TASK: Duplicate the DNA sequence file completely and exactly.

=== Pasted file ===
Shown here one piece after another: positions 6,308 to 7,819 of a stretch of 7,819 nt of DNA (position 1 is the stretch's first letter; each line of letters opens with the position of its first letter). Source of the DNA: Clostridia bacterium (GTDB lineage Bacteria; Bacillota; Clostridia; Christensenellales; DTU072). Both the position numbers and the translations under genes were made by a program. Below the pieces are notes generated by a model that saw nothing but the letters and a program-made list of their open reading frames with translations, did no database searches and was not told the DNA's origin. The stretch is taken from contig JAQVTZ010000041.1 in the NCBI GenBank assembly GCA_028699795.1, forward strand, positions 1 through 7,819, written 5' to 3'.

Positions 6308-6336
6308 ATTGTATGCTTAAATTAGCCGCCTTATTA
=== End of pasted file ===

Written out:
Shown here one piece after another: positions 6,308 to 7,819 of a stretch of 7,819 nt of DNA (position 1 is the stretch's first letter; each line of letters opens with the position of its first letter). Source of the DNA: Clostridia bacterium (GTDB lineage Bacteria; Bacillota; Clostridia; Christensenellales; DTU072). Both the position numbers and the translations under genes were made by a program. Below the pieces are notes generated by a model that saw nothing but the letters and a program-made list of their open reading frames with translations, did no database searches and was not told the DNA's origin. The stretch is taken from contig JAQVTZ010000041.1 in the NCBI GenBank assembly GCA_028699795.1, forward strand, positions 1 through 7,819, written 5' to 3'.

Positions 6308-6336
6308 ATTGTATGCTTAAATTAGCCGCCTTATTA